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by John Strand | .(JavaScript must be enabled to view this email address) | Editorial | December 23rd, 2019

artwork by Sabrina Hornung

The holiday season is upon us and we are still always surprised just how quickly time flies. That said, it goes without saying how grateful we at HPR are for ALL OF YOU. You see, the High Plains Reader is your paper. Our advertisers are your advertisers. Our mission is to be relevant in your lives.

For those who don’t already know, HPR hits the streets this week on Thursday, Dec. 26, and then we take a two-week vacation. No HPR Jan. 2 and 9. We are back and out in force Jan 16.

The world of media is changing so quickly it’s hard to keep up sometimes. While HPR is free and always has been free, you will notice other print publications implementing pay gates to access their content. Frankly, it’s a small price to pay for quality journalism.

HPR’s still on the path to provide our content for free. Our advertisers facilitate that. Their investment in HPR assures that we can put out nearly 11,000 papers every week. Free to you!

Some might suggest the biggest threats to journalism comes from changing technology. Yes, that does lead to significant changes. The digital world is transforming media daily. And that’s OK.

What’s not OK is the erosion of trust in the Fourth Estate, i.e. the media, the watchdogs. And what’s worse is that erosion of trust is fueled by the country’s president more than anyone else.

You may ask what the Fourth Estate is? Simply put, it’s the people’s effort to watch the first three estates of government: the executive branch, the legislative branch, and the judicial branch. History has proven through time that when and if government watches itself, there’s room for things to go askew, to get bent out of shape, to become tainted and even corrupt.

True, some media also are tainted. We’ve all seen the result of corporatized media, especially when that particular media is hell-bent and determined to AFFECT news rather than simply reporting that news.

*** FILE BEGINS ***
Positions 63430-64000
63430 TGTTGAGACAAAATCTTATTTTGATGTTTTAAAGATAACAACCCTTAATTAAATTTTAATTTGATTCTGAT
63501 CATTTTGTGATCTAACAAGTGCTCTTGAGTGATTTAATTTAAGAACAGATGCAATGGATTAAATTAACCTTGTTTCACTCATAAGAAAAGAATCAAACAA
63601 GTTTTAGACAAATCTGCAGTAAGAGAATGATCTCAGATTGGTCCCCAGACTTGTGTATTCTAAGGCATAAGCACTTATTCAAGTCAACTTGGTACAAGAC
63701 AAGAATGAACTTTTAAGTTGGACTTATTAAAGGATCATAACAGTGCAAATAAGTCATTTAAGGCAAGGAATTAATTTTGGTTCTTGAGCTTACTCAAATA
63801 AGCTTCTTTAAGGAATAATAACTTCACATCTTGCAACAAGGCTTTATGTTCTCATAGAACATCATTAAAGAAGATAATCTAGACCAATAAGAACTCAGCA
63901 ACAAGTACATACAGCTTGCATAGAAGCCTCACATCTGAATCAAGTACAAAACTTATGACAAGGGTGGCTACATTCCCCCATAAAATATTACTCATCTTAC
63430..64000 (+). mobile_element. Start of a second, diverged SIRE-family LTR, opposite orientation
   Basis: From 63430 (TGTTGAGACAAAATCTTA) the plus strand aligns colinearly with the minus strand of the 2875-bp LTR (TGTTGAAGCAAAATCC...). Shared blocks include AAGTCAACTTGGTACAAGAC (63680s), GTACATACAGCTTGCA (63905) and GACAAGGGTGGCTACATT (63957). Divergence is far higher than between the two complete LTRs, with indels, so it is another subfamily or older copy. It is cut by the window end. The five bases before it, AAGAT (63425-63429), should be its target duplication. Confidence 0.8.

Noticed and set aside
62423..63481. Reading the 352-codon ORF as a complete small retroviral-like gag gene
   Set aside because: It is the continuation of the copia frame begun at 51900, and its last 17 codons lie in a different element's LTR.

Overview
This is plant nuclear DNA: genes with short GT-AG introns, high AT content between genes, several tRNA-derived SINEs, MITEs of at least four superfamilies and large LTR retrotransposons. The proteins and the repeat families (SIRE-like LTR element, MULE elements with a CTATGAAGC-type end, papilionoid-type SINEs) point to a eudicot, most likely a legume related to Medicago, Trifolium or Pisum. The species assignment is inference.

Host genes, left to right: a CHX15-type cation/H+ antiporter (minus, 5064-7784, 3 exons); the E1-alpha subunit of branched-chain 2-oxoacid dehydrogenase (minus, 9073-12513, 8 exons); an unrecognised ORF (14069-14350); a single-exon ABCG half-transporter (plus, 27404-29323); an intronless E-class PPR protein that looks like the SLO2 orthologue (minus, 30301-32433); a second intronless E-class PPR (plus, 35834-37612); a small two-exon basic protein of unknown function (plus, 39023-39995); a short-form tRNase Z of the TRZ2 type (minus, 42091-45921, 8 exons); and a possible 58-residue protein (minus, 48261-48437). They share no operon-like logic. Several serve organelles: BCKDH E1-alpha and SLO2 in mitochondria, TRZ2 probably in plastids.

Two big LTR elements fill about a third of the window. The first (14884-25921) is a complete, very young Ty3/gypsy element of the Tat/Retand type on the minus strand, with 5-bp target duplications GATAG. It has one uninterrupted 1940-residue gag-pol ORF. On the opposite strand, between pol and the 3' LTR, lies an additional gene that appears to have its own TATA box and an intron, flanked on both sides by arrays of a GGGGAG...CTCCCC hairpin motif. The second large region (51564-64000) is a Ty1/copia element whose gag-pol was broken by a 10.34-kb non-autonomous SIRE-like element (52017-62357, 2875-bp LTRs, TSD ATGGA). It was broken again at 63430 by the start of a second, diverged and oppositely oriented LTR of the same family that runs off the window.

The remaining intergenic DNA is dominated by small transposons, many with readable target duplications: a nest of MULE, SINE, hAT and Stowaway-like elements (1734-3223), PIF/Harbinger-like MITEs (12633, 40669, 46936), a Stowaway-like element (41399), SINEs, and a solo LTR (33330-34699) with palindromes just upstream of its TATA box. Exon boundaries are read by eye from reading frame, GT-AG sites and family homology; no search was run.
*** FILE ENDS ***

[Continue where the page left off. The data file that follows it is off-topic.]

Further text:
Some media, in fact, are not even media. Take the crap you get fed ongoingly on your social media feeds. Too often it’s little more than clickbait to pull us off the path and to feed us garbage. But it is effective, in a not so good way.

Our president has been calling the media the enemy of the people. Few examples in history display such vitriol between a U.S. president and the media. He certainly embraces Twitter and values the ability to put anything he wants out there for the masses to consume. No matter if what he says is true or false.

Our country is torn. Wedging people against each other is a tactic. It’s not an acceptable result. We should see these attacks for what they are. When and if ever a leader pits people against each other, you are being tricked. Our natural proclivity is to find unity, to seed respect, to feel valued.

We shall know good leaders by the fruit they bear. Our job individually is to separate the wheat from the chaff, to discern good from bad, to then toss the bad out, deservedly so.

“The Little Newspaper That Could” persists despite the state of the country, in spite of the dark messaging directed at journalists and the Fourth Estate. It could be that your homegrown, local newspapers, radio and TV stations are needed more now than ever before.

Because, without them, what have you got?

Join us in celebrating this important holiday season. When you get a chance, thank HPR’s advertisers who foot the bill so you have a newsweekly that’s local and that’s yours. If you run into any of our contributors or editorial staff, shake their hand and tell them you appreciate what they do. When you pick HPR up at a local business establishment, let them know you value HPR and their role in making sure it’s available to you.

Most importantly, be good to yourselves and to each other. It’s a dog eat dog world and how we treat each other day in and day out is OUR legacy.

Make the best of it.

Happy Holidays. Happy New Year. See you again Jan. 16.

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